Picking the Preakness
By Jay Cronley
Special to ESPN.com
The psychology of wagering comes into play in a big way at the Preakness Stakes.
It doesn't happen so much with the hard numbers and cold odds of casino games.
A gambler can't feel betrayed from dice or playing cards the way he or she can from something alive, a football team or a basketball team.
Or a horse.
A bookmaker told me that he could tell beforehand on which side of a sporting event approximately 75 percent of his regular customers would bet. He said that his biggest customer bet the favorite 90 percent of the time on pro football.
Horse players might not be that predictable. But some definite psychological patterns have formed between the Kentucky Derby and the Preakness.
Those who picked Point Given in the Kentucky Derby are not prone to discuss their mistake at great length and do not seem anxious to come right back with this horse in Baltimore. For the purpose of analyzing the psychological hit that the Point Given people took at the Kentucky Derby, I interviewed eight individuals who had bet on the favorite, and all but one expressed disillusionment with the animal and wanted to move on and forget the whole thing in Louisville.
The people who had Point Given in the Derby, the ones I spoke with, anyway, aren't eager to switch to Monarchos here, because that would be too much like admitting a handicapping mistake. Monarchos was the opposition to people betting on Point Given in the Derby, and it seems to be the same way here. Five of those eight people who had Monarchos two weeks ago favor Congaree this Saturday.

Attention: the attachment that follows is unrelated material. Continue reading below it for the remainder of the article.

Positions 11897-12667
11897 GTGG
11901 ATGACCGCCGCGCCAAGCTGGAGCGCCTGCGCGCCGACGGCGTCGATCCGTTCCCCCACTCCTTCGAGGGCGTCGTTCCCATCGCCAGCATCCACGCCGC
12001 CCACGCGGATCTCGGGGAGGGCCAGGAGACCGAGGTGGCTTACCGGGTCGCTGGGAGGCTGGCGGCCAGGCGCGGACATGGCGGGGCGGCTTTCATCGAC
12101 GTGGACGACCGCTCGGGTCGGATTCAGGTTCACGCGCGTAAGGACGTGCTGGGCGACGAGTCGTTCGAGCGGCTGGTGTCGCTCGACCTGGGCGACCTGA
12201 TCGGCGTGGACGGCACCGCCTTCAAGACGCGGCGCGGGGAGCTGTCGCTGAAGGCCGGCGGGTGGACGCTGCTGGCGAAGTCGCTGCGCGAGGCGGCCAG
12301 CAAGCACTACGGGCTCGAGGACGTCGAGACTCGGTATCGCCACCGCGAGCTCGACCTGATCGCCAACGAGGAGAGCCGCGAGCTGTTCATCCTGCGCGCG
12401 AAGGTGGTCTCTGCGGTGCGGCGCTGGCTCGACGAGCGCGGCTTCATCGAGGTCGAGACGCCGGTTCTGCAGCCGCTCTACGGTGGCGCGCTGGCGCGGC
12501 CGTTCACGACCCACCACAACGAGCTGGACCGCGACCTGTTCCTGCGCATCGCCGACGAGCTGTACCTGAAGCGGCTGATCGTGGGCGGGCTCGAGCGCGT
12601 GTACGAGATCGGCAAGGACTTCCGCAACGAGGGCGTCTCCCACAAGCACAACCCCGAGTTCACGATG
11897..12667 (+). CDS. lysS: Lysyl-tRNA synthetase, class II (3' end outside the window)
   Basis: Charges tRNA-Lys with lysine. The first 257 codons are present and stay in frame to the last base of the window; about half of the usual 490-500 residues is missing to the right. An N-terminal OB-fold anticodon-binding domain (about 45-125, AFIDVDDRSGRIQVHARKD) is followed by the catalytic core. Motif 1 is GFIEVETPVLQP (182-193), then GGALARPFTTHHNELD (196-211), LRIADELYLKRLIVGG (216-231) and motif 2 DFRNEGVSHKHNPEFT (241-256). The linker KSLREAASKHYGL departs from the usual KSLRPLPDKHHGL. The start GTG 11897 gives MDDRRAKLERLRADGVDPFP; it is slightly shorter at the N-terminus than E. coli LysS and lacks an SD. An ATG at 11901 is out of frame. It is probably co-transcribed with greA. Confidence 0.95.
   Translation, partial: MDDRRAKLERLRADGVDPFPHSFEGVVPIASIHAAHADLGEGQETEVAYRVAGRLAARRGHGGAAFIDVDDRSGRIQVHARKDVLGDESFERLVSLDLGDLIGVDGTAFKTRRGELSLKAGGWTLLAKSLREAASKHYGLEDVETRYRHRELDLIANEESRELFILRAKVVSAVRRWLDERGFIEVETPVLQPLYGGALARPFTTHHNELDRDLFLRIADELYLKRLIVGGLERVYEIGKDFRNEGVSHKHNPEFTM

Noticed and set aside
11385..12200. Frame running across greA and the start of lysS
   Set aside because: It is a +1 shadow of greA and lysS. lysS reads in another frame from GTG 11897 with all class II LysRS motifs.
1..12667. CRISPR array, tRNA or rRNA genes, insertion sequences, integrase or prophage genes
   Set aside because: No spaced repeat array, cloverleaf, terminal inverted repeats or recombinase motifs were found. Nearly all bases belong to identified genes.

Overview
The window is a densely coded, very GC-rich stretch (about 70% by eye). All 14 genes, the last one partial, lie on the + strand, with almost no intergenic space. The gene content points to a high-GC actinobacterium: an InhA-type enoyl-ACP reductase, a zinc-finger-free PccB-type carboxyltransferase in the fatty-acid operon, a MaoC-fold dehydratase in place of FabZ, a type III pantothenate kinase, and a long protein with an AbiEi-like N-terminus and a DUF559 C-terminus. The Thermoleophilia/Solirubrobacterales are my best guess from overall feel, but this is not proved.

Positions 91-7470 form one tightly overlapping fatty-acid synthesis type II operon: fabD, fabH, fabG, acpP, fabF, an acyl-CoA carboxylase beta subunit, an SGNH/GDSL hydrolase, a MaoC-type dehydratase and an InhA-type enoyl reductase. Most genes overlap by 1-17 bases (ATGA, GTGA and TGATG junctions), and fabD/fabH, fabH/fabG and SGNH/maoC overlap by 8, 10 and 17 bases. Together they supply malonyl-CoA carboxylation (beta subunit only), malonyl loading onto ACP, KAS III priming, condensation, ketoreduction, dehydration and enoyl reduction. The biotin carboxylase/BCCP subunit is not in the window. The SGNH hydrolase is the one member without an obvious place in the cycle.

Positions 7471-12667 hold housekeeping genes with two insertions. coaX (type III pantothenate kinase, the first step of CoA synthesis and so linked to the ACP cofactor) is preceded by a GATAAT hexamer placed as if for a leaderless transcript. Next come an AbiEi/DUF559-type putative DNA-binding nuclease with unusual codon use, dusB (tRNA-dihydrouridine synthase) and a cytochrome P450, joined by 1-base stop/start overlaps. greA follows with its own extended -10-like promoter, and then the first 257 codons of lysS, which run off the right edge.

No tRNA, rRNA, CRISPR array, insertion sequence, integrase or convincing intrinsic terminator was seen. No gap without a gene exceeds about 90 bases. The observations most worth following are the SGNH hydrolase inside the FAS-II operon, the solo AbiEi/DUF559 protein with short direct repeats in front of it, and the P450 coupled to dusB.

The psychology of the Congaree backers in the Derby seems to be: It could have been worse.
According to some handicapping "experts," hanging third while running in the shadow of dragster fractions seems to somehow become as impressive as circling the field to win going away by five.
Those who had Congaree in the Derby are pleased to come right back with him here. By picking up the anti-Monarchos faction, Congaree will probably be at the least a co-favorite at the post with Monarchos, who figures to pull in souvenir money, the people who want as a keepsake a $2 win ticket on a Triple Crown champion.
The people in my survey who had Dollar Bill and AP Valentine in the Derby are strangely content with their trouble lines, with the majority of those bettors planning to try these two horses again. True, they were checked in Churchill, but not from contending positions. Dollar Bill should at least be rested, having trotted home.
The psychology of the people who had Monarchos is more difficult to document.
I know of only three people who had Monarchos on top.
I am one of them.
The other two are switching to Congaree because of the angle of the wrangle, the hard left turns on what has traditionally been a speed-favoring oval that seems to have been pinched in together at its middle.
I heard on television the other day that there is a misconception about Pimlico and the Preakness. The misconception is that front-runners are the frequent winners. The professional handicapper on television said that a half a dozen times out of the last nine or ten, horses have come from off the pace to win the Preakness.
That is true enough.
But so is this.
They didn't come from very far off the pace.
It's hard to believe there are only two weeks between the Derby and the Preakness. There are two weeks between NBA playoff games.
Surely the trainer of Monarchos knows as much as I do. Stay in touch early. Go after them halfway down the backside. Get them on the turn.
Trifecta: Monarchos; over Congaree; over Point Given, Dollar Bill, and the fresh group. The psychology of this Monarchos money: Right back.